How precious is monastic community

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Ruby Pan (now Venerable Damcho) had the good fortune to travel with Venerable Chodron in Asia as her attendant on two occasions in 2012. She shares her reflections on the monastic communities they encountered on their travels.

If the followers of my teachings, the Buddhadharma, who wear even four inches of robe don’t get food, then my having achieved Buddhahood has betrayed sentient beings and may I not receive enlightenment.
—Compassionate White Lotus Sutra, Shakyamuni Buddha

It has been an eye-opening experience traveling with Venerable Chodron in Asia, first on her teaching tour in Indonesia in May 2012, and now to attend teachings by His Holiness the Dalai Lama in India from November to December 2012. We are constantly surrounded by the kindness of sentient beings who go out of the way to make sure that Venerable Chodron is well cared for, because they respect her as a Dharma teacher.

Venerable Chodron, smiling, receiving alms from a young boy.

Venerable Chodron receiving alms. (Photo by Sravasti Abbey)

I am astounded that more than 2,500 years later, a confused sentient being like myself is still benefiting from the kindness of the Buddha, who taught the pure Dharma, which was passed on through an unbroken lineage to our kind teacher Venerable Chodron. It is because Venerable Chodron practices the Dharma purely that she can teach it from the heart, and in return, people are moved by the Dharma and respond with gratitude and generosity both to her and Sravasti Abbey.

What strikes me repeatedly on these travels is how a place like Sravasti Abbey is incredibly rare, for the following reasons:

  • We have a qualified Mahayana spiritual mentor who is a permanent resident at the Abbey;
  • There are bhikshunis and elders in the community who practice with great effort and sincerity, maintain community rules, and are happy to guide newer members;
  • There are practical structures in place to support community life, such as the schedule, community meetings, regular discussion groups, and training in non-violent communication;
  • There is a balance between practice, study, and offering service in the schedule;
  • The Abbey runs on an economy of generosity, and aside from maintaining personal health insurance, room and board is provided for all monastics at the Abbey;
  • The Abbey is located in a rural environment conducive to meditation and practice, but remains socially engaged and connected to lay communities in the immediate neighborhood, and to Buddhist communities worldwide through the website, Venerable Chodron’s books, and teaching tours.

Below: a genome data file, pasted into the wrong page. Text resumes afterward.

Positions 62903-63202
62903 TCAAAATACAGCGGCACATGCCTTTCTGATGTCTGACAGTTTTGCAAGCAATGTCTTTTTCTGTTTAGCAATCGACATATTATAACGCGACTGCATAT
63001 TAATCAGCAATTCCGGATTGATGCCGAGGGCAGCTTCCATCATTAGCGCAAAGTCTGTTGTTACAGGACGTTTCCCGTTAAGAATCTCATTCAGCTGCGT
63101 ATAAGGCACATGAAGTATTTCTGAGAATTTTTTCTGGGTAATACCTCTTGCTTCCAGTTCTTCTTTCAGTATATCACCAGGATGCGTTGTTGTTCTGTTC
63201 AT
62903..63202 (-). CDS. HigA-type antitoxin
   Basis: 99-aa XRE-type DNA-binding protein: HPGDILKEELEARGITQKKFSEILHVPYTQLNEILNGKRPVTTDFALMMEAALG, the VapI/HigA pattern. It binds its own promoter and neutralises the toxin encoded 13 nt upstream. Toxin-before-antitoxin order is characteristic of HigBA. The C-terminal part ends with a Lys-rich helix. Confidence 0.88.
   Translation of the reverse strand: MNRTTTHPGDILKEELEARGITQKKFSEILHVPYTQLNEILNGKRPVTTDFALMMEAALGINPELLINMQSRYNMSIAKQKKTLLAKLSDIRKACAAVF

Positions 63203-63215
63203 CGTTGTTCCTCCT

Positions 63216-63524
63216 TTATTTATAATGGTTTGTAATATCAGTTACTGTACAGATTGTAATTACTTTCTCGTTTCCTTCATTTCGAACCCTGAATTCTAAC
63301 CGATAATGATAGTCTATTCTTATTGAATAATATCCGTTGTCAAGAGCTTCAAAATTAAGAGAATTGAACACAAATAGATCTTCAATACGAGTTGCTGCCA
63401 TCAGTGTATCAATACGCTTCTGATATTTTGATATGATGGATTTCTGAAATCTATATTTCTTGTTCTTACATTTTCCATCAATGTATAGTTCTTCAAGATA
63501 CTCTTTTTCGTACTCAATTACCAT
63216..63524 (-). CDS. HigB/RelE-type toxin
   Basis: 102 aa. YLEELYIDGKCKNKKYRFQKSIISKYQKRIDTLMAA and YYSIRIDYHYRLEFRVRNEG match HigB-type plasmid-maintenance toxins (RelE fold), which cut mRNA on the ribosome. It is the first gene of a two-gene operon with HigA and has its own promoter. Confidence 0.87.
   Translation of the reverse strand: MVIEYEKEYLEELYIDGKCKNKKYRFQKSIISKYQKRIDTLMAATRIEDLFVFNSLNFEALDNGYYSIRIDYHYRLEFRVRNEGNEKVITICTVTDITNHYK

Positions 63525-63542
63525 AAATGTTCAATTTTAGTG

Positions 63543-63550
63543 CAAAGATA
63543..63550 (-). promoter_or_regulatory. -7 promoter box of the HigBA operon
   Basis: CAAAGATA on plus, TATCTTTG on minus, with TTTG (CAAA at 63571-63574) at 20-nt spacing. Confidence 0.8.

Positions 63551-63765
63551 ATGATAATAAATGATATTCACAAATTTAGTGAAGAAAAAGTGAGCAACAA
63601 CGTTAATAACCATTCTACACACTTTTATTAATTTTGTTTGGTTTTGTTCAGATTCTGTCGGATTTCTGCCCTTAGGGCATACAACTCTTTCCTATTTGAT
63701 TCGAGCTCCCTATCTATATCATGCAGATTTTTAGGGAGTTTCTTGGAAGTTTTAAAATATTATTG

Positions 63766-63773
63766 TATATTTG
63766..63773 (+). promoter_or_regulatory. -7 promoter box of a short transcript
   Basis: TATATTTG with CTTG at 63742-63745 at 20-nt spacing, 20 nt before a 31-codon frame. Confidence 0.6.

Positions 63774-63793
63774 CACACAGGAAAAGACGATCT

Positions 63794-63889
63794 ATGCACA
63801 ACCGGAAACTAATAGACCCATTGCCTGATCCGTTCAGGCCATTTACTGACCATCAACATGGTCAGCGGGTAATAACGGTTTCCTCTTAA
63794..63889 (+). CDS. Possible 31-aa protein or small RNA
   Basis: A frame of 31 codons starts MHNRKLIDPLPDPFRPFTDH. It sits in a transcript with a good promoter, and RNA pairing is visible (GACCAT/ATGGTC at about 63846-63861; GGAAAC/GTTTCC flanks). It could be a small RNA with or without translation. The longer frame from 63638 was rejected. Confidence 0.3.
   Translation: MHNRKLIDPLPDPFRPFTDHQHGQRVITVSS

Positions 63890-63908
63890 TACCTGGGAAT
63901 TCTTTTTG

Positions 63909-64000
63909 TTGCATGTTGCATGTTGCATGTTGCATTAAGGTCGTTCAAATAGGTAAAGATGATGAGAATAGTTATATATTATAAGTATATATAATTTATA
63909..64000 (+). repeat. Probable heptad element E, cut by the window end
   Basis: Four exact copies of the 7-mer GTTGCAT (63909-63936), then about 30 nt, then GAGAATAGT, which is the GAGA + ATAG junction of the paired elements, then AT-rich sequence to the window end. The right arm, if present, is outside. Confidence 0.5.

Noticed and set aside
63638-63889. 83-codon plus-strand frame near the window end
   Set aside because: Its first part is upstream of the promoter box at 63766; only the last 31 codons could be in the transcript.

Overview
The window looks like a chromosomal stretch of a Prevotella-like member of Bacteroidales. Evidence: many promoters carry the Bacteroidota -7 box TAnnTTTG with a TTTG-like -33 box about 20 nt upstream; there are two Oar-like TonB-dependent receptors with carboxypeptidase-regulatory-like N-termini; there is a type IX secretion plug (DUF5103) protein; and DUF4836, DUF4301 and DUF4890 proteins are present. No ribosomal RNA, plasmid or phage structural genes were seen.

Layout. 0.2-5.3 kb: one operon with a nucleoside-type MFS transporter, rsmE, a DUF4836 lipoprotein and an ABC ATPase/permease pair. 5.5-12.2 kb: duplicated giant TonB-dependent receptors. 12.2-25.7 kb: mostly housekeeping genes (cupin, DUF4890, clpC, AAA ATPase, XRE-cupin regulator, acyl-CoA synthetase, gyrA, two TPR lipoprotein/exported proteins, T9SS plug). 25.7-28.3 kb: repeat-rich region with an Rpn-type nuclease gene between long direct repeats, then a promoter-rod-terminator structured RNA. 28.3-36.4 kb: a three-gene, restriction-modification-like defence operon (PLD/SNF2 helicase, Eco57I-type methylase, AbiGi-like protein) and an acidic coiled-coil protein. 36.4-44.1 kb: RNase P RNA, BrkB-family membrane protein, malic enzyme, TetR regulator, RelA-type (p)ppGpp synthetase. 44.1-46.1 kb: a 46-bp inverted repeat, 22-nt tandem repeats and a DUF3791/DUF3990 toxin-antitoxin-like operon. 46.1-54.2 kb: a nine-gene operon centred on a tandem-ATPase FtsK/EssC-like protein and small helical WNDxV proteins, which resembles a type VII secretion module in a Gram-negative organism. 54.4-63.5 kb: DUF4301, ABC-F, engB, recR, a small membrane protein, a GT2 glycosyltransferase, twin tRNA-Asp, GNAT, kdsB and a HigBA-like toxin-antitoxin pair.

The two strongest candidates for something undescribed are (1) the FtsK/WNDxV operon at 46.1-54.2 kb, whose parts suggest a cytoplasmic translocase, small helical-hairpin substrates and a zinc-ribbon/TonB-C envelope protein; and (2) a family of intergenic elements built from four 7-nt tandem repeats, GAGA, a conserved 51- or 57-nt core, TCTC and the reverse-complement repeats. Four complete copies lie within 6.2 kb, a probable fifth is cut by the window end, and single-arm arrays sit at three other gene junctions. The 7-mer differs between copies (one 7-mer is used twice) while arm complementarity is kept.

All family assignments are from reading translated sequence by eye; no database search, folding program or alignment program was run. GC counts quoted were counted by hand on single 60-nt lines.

These are not conditions to take for granted. In Indonesia, the Buddhist Sangha declined for a period of time and was only revived in the 1970s, so the number of nuns is still small, relative to the needs of a Buddhist population spread across an archipelago of islands. As such, there are no established nuns’ communities, and nuns are dispersed in Dharma centers across Indonesia, where they may live alone or in the company of one or two other nuns. Often, the nuns are busy with administrative work, organizing pujas for the deceased, and fund-raising, such that they do not have time for personal study and retreat.

Fortunately, the monks and lay people of Ekayana Buddhist Centre, who organized Venerable Chodron’s teachings in Indonesia, were aware of this problem and requested her to lead a retreat for nuns near the holy site of Borobodur, with limited spaces for lay people.

The retreat saw 27 nuns from different Buddhist traditions flying in from all around Indonesia and practicing together for the first time. It was clear that it was meaningful and important for the nuns to be in community. The organizers requested Venerable Chodron to lead discussion groups for the nuns, during which they spoke openly about their struggles—feeling overwhelmed by running a Dharma centre and attending to lay peoples’ requests; feeling upset when their teacher was too busy to give them teachings; becoming bored with their practice over the years. Being able to share these concerns with fellow monastics and receive empathy, encouragement, and Dharma advice provided solace. From the discussion groups, it became clear to me that it is not only rare to ordain, but also incredibly rare to live in a monastic community and environment that is conducive for Dharma practice.

In Dharamshala, India, we met with two nuns’ communities that had been intentionally established despite difficulties. Again, I saw how being in community is key to supporting monastic life.

The Dharmadatta nuns’ community is made up of four Western nuns who share two floors in a rented building. They divide their chores and have meals together, which fosters a sense of community spirit. Sharing a space has also allowed them to establish a communal meditation room, from which they record and broadcast Dharma teachings online. These may seem like small things, but I think they make a world of difference compared to living alone in a rented room in the middle of a city, worrying about whether your savings can sustain you. If your mind is strong, external circumstances wouldn’t matter, but for the fledgling monastic, I think it helps to have a structure to guide your daily life and to have support from elder monastics who have trodden the same path.